Postby Sahmilat » Mon Jul 15, 2019 7:58 pm

Week of 7/8
German 4 hours 10 mins
French 4 hour 5 mins
Greek 1 hour 30 mins
Total 9 hours 45 mins

This week was pretty good. I averaged over an hour a day, though it wasn't consistent, and I think an hour a day if you're tracking three languages is less than optimal. Still better than the two weeks before though.

German: For the first few days of the week I got most of my time (1 hr 50 mins on Monday!) from reading university webpages. I investigated the classical studies and Indo-European studies masters programs at Leipzig, Humbolt, FU Berlin, LMU Munich, Heidelberg, Vienna, and Zürich. It was fun but I had a hard time drawing any conclusions. It looks like LMU Munich probably has the best classics program. I'm also interested in the Digital Humanities program at Leipzig, but I would need a background in computer science (Informatik) which I Do Not have. The rest of the week I spent reading some short stories from the Penguin collection. I read Die Blasse Anna by Heinrich Böll, which was a very nostalgic-feeling story about a man after his return from WWII. Then there was Ilse Aichinger's extremely confusing but impressive Spiegelgeschichte, a story told in reverse about the death and life of a young woman. It wasn't the case that you could simply read all of the sentences in reverse order and the story would make sense; the narrator talks about bringing people back to life and about the importance of memory. The whole story was hard to understand so I had to read it more than once, but rereading is good for acquisition anyways. The third and last story I read last week was Die Hostie by Hans Bender, about a man who finds a lost host box. I could understand the language well enough but the significance of the story itself escaped me, so I might revisit it in the future. Overall I found this a good week for German studying.

French: I read a couple of chapters of Methode Nature and started using Assimil again. I watched some Peppa Pig, I read a short story from the Penguin collection, Alain Robbe-Grillet's La Plage, which required constant reference to the parallel English, but I still felt like I was genuinely reading real literature in French. Last night I also watched the first episode of French in Action. I think this is probably going to be my gateway into listening comprehension if the gradation is right. I might need to trim down the variety of resources I'm using for now just for the sake of simplicity, but I'm having fun and I feel like I'm making progress, which are the two most important things to me.

Greek: This was the real low part of the week. I only read any Greek on two days of the week. I'm about 2/5 of the way through Lysias 1, Ὑπὲρ τοῦ Ἐρατοσθένους Φόνου Ἀπολογία. The going isn't too bad, I'm just having a hard time motivating myself to do Greek compared to German and French. I think I might introduce some listening into my routine, probably the podcast ὁ διὰ νυκτὸς διάλογος. Hopefully that helps some.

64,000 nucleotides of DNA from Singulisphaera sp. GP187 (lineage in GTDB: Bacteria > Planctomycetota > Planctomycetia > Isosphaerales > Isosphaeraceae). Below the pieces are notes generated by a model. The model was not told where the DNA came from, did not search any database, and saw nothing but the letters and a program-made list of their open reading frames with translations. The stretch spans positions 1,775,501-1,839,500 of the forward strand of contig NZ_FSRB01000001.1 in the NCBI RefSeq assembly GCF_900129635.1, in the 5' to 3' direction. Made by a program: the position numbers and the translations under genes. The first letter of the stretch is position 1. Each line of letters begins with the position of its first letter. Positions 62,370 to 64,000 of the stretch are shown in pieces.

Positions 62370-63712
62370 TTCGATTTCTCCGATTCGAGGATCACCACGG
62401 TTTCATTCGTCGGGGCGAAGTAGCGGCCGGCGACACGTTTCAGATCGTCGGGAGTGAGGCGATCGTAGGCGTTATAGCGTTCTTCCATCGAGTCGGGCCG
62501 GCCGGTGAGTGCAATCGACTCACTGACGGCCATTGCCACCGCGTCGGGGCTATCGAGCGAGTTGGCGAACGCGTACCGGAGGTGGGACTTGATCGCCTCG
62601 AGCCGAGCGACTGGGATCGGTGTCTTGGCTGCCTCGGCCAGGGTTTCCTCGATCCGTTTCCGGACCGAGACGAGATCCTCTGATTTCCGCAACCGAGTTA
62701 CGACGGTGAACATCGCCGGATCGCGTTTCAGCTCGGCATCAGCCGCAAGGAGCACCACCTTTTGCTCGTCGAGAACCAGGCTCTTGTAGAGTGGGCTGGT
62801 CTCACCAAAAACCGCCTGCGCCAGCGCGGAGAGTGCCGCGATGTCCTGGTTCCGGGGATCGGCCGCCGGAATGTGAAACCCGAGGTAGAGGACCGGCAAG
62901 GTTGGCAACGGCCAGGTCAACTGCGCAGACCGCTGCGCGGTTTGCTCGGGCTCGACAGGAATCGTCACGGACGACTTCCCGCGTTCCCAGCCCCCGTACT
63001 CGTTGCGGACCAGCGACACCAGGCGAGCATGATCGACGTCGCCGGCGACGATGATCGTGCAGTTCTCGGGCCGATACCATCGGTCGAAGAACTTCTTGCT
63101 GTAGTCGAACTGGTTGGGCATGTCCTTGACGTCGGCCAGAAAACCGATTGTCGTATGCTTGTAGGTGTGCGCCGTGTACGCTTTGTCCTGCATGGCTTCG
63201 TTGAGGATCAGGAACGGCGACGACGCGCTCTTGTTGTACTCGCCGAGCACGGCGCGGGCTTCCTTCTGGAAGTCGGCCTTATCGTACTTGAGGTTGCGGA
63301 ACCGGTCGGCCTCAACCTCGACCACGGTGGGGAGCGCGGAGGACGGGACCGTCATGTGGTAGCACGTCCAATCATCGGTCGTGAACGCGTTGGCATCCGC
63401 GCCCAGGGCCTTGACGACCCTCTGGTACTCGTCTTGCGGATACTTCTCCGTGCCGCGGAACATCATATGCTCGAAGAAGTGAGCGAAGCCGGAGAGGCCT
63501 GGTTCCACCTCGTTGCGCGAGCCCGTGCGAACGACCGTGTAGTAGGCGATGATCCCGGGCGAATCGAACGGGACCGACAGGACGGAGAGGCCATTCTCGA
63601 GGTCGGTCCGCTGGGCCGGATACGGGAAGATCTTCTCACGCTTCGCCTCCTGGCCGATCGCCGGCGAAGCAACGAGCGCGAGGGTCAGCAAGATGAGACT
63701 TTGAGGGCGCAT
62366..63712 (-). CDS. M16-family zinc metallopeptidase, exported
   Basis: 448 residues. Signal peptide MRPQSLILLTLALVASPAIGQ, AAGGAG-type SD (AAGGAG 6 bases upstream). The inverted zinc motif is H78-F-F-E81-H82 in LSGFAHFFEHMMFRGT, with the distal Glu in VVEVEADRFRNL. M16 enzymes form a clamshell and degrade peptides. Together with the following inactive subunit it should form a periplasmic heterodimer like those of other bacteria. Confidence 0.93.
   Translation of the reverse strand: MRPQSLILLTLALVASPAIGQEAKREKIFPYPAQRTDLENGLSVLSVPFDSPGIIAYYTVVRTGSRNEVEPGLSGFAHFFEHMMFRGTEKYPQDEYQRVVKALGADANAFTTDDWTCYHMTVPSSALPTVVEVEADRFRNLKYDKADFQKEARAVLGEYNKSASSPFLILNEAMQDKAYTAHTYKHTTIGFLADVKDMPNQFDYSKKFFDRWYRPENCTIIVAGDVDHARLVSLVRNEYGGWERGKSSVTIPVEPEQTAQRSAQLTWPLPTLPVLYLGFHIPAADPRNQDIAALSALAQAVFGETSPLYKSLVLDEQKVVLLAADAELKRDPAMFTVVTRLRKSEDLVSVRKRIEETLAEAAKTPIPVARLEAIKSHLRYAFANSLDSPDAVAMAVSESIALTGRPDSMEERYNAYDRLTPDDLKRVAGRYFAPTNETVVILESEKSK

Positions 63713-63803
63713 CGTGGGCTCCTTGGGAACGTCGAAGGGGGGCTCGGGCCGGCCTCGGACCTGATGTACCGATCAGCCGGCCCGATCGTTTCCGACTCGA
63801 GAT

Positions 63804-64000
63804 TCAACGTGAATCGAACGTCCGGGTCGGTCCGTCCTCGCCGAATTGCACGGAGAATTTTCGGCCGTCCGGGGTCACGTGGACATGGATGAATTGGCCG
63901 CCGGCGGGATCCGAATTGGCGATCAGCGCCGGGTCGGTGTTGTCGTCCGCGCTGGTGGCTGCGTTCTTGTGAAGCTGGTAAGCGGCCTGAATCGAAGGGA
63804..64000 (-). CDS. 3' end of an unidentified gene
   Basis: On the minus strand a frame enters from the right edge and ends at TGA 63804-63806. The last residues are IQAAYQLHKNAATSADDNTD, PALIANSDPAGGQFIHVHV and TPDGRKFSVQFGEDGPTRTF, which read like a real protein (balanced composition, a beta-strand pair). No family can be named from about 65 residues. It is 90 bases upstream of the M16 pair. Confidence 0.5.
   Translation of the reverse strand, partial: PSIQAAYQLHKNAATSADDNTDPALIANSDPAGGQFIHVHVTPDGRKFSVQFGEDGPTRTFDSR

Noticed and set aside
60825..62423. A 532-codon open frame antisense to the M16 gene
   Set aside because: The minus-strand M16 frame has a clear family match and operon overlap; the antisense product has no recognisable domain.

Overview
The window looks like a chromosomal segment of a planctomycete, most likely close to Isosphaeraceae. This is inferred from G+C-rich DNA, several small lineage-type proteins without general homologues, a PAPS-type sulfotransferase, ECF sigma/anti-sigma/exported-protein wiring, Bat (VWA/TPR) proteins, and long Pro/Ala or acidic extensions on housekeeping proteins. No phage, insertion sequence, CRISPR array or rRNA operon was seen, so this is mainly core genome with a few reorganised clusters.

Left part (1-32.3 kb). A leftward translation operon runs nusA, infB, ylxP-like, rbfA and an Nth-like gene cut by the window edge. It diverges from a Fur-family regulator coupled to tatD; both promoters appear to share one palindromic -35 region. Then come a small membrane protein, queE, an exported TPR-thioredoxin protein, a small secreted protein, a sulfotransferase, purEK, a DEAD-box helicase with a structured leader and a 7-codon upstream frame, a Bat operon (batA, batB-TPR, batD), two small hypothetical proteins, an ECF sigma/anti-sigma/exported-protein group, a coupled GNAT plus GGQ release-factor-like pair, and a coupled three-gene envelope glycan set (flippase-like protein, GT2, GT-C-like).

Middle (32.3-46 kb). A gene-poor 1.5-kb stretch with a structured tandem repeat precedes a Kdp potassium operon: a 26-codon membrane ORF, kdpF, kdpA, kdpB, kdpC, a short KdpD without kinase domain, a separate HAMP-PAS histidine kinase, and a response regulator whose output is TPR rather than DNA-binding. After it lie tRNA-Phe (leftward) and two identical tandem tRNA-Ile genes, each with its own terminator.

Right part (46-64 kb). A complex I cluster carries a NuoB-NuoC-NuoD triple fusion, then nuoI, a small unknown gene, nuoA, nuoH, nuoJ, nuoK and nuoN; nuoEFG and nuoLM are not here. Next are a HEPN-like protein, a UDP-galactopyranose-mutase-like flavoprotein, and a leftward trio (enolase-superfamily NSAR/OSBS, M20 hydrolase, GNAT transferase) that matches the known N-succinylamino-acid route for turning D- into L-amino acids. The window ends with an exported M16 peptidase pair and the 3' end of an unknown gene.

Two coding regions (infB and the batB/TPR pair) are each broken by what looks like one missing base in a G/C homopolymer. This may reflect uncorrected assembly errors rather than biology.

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Re: Sahmilat's Languages Log

Postby Sahmilat » Mon Jul 22, 2019 6:22 pm

Week of 7/15
German 1 hour 20 mins
French 2 hours
Greek 1 hour 50 mins
Total 5 hours 10 mins

Bad week, bad week. It started out really well but I totally ran out of steam by Thursday and barely studied at all. Still, this is what I did.

German: I finished Penguin German Short Stories 1. I think next I will take a break from parallel texts for German and read some annotated anthologies that I have, probably starting with this book I just checked out from the library Gruppe 47: Ein Querschnitt so that I can familiarize myself with some more recent authors. Sticking to short stories for now, may at some point in the future move on to full-length novels.

French: I did a couple of chapters of Assimil and I think one chapter of Methode Nature. I also watched an episode of French in Action. I think I will continue with these three resources, which seem like a good balance. Didn't find anything interesting at the library.

Greek: I kind of gave up on Lysias for now because I'm struggling to read him fluently and instead read some of the extremely easy A Greek Boy At Home by Rouse. I also listened to some of ὁ διὰ νυκτὸς διάλογος. The first two episodes were easy to understand but the third episode, which had more religious vocabulary, was harder for me. I found a book at the library called Neohellenica from the 1800s that has a series of parallel dialogues (like Assimil but longer and obviously without audio) of Katharevousa and English. It's neither Ancient Greek nor real Modern Greek, but I skimmed the first page and was able to understand almost everything without the help of the translation. I think that reading some of it will probably help me with my AG vocabulary, because of how conservative the lexicon of Katharevousa is. Probably won't teach me any MG though...

I've also been doing more Latin (checked out a couple of I Tatti books at the library) but haven't been keeping track of the time I spend on it, so I figure I might as well start tracking it and it might make me look better as far as total study time :d. More updates on that next week, I suppose.